When to transplant lavender – to move your plants safely

Find out when to transplant lavender for the perfect purple flower bed addition

Lavender bush in a garden border
(Image credit: Alamy)

Lavender is an incredibly versatile and attractive garden flower, with a fragrant scent that has become a favorite for many. Knowing when to transplant lavender can help you to prolong your plant's life so that you can continue to experience its wonders for longer. 

While it is important to know when to plant lavender for your plants to take root and establish impressive blooms, transplanting lavender is a key plant care tip that can help to extend its lifespan by providing it with fresh nutrients, protecting it from bad weather, and ensuring that it has enough space to grow so that your flower bed ideas continue to have lush purple plants.

Below, you can learn when to transplant lavender for thriving perennial plants with these experts' advice. 

When to transplant lavender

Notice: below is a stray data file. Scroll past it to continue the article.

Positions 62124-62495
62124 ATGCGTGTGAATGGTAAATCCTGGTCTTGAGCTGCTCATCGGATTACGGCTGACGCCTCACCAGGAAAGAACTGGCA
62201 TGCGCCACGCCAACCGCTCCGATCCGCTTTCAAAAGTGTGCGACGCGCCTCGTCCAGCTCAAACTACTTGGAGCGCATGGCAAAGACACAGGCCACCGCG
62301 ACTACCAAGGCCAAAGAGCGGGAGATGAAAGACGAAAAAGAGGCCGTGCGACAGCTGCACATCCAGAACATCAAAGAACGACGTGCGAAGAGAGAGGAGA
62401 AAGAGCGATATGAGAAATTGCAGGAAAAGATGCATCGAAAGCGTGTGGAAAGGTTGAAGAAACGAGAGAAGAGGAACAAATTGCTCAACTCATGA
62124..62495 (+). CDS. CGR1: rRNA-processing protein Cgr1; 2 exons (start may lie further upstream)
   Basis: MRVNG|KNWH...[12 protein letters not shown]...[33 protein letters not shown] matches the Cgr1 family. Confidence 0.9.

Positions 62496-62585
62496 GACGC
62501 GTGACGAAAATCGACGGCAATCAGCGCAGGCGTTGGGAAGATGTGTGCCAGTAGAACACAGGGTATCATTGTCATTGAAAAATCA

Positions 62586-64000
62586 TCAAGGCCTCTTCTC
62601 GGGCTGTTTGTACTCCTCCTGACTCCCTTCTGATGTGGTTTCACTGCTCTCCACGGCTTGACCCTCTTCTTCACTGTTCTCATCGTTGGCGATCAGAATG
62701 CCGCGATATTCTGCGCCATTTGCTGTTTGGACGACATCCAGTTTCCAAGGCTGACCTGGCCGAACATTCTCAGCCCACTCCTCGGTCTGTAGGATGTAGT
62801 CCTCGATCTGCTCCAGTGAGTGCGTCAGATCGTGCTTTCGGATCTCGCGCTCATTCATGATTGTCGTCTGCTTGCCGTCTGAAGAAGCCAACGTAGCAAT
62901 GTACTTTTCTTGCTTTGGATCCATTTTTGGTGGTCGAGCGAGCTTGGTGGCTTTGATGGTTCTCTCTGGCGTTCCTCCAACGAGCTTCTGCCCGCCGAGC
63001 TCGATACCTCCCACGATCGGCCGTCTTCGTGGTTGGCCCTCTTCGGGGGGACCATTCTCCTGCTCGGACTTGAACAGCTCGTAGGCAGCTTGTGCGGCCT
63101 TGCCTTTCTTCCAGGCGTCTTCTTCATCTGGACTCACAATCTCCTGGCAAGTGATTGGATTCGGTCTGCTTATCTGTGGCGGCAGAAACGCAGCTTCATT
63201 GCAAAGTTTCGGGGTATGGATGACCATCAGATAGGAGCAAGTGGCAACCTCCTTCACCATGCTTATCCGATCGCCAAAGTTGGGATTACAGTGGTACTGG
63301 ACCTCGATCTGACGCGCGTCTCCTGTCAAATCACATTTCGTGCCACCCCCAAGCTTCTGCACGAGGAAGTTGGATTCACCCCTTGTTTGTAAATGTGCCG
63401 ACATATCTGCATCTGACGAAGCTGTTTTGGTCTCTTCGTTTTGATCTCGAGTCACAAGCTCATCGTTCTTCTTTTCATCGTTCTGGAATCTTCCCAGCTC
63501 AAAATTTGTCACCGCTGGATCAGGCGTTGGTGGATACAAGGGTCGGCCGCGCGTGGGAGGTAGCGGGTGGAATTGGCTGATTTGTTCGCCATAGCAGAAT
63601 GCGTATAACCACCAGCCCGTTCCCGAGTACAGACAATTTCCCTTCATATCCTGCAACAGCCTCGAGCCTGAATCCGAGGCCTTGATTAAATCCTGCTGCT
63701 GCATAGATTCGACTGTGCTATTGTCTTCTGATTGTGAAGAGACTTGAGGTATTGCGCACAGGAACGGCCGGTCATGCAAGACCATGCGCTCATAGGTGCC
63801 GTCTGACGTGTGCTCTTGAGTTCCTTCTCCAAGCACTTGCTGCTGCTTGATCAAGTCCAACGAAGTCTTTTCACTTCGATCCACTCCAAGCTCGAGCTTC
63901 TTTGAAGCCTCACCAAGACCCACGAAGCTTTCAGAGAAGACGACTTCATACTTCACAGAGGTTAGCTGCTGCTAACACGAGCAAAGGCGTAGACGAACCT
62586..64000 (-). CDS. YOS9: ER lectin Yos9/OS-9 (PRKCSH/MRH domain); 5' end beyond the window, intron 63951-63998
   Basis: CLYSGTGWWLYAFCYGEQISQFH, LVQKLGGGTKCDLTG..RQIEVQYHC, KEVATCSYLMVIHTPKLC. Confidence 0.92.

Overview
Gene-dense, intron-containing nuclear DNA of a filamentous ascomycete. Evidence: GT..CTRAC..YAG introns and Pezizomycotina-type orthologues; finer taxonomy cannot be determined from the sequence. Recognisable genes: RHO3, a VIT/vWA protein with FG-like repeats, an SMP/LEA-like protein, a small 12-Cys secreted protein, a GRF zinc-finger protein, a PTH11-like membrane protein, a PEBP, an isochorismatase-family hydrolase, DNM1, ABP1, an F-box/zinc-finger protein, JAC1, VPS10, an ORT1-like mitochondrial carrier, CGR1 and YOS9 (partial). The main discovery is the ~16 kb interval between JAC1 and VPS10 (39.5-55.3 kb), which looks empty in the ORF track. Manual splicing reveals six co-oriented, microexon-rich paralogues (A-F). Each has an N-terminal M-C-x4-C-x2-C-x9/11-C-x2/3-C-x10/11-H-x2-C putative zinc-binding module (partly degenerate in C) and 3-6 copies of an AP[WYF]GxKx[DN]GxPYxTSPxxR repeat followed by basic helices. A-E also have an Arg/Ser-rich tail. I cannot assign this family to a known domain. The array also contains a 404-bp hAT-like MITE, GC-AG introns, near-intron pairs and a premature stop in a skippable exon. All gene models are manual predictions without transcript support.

Like many perennial plants, lavender can be transplanted in two periods of the year that coincide with when you might need to think about pruning lavender. Spring and early fall are key times of the year for plant maintenance as well as the ideal time to transplant lavender for the best results, whether you are moving your plants around your backyard or are relocating your plants indoors to protect them over winter. 

'If the fall weather is mild, then it’s fine to transplant your lavender. Alternatively, wait until spring when the ground is warm and the plant isn’t yet flowering,' says Fiona Jenkins, gardening expert at My Job Quote (opens in new tab)

Transplanting Lavender in Fall

Lavender plants in a group

(Image credit: Alamy)

If you know when to plant lavender, you will know that early to mid-fall is a key time for lavender care. 

Because lavender is best transplanted when the weather is not too hot, but also not too cold with chances of frost, early fall is a great time to move your plants – especially if you want to shield them over winter in harsher climates.